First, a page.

Genetic Modification, Pollution and Corn Ethanol

Genetic Modification, Pollution and Corn Ethanol

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The most popular herbicide in the glysophate, which is marketed through several different agribusinesses.  Glysophate is called RoundUp by Monsanto. Monsanto is among many agri-giants that have actually genetically engineered corn to be resistant to various herbicides and pests. Monsanto’s product, called RoundUp Ready Corn, can be blanketed in the herbicide but survive, allowing farmers to spray over the entire field, rather than having to make targeted applications, increasing the risk of runoff into our water supplies. 

Glysophate and other herbicides have been linked to all sorts of health issues, from cancer to hormone disruptionThey have also been linked to the worldwide decline in frog populations.  

Using the RoundUp Ready system has also created superweeds, which are resistant to the herbicide.  Superweeds require even higher use of RoundUp and other herbicides to erradicate. Not only that, but this rampant use of RoundUp has shown to be detrimental to the soil.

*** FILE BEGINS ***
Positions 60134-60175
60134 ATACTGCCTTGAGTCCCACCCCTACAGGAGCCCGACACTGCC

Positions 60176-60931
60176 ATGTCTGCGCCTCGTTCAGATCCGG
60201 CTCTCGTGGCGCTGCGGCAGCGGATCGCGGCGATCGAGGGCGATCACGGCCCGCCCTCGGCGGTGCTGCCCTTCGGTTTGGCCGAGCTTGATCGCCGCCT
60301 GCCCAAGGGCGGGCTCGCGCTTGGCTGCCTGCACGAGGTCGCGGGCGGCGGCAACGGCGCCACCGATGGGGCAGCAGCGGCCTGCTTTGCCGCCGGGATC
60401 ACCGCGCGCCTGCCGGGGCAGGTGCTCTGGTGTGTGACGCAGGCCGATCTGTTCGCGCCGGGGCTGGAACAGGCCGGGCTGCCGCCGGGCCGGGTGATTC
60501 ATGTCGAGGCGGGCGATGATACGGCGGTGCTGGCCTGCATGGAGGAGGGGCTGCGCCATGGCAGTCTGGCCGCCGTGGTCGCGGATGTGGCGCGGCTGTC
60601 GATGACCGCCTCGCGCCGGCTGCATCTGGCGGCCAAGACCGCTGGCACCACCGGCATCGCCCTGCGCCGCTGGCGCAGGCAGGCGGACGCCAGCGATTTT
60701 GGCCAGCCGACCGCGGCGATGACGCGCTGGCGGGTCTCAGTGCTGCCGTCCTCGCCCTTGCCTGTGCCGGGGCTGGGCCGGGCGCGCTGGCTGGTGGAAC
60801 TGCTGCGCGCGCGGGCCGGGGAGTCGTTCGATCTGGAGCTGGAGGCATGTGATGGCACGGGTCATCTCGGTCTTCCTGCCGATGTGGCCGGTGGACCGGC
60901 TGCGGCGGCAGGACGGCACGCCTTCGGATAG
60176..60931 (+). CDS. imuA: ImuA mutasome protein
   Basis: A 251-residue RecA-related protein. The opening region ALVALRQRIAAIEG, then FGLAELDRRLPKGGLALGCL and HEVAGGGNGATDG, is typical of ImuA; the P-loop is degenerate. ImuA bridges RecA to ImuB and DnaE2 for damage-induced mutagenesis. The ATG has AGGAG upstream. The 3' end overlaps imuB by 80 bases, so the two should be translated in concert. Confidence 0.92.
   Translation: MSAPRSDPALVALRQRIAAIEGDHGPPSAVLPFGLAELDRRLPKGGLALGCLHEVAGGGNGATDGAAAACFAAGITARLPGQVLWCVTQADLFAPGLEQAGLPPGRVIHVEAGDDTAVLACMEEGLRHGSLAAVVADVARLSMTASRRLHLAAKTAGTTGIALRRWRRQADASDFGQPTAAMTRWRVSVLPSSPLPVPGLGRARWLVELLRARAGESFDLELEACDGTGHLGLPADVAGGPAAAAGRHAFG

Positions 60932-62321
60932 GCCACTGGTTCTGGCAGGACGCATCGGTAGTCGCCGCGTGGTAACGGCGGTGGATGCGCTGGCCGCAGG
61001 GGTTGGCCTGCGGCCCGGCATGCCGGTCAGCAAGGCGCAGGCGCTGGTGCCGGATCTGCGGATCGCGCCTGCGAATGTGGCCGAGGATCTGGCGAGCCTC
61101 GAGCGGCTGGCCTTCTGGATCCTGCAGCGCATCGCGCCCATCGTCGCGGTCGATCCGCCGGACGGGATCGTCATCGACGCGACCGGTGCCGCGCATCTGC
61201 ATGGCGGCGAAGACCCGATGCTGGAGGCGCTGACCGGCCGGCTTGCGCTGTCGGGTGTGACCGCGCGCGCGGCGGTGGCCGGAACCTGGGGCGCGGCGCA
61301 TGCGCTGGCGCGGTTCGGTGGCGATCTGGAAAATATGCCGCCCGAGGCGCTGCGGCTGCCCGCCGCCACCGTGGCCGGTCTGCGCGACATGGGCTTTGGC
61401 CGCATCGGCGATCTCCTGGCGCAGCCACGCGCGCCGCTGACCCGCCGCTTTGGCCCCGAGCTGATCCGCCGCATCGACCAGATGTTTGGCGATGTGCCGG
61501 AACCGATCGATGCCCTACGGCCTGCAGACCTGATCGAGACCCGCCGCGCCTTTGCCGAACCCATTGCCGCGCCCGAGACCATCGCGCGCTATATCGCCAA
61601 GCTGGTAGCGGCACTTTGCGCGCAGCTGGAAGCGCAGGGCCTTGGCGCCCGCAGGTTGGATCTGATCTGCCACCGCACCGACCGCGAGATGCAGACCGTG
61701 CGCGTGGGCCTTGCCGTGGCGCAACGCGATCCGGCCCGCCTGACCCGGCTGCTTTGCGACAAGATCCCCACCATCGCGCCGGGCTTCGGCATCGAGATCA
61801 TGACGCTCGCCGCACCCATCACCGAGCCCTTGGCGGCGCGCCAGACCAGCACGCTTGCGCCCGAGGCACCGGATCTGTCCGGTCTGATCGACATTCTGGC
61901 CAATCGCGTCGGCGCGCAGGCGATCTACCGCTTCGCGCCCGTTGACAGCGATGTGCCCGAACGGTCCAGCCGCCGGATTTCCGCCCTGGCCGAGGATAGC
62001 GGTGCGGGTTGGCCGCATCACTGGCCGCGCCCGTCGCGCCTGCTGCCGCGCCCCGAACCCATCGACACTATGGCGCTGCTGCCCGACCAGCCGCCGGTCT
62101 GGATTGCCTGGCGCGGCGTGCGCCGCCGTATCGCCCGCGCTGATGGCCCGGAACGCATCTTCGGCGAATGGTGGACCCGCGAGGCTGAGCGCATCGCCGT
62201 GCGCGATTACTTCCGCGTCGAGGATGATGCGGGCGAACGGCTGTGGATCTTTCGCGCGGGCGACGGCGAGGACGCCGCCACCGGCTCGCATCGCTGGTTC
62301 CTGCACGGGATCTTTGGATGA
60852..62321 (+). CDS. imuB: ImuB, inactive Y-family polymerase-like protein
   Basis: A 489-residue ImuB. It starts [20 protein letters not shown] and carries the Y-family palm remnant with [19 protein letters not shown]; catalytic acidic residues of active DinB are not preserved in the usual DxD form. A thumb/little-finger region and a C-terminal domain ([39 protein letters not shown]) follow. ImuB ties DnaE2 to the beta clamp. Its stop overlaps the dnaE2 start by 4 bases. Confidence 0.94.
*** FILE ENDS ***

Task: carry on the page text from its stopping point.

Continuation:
Despite claims from agribusinesses that genetically modified crops require less inputs, a 2008 Friends of the Earth International study found that herbicide use has actually increased exponentially since genetically modified crops were introduced.

These chemicals are applied by airplane or tractor, and when it rains, are washed off the fields and into our water supplies. This leads to water pollution. Fertilizer runoff creates toxic algae blooms that end up killing aquatic life, called dead zones. Pesticide and herbicide runoff kill and sicken aquatic life. Those of us not working directly with these chemicals are none-the-less exposed to them through our drinking water and through food consumption.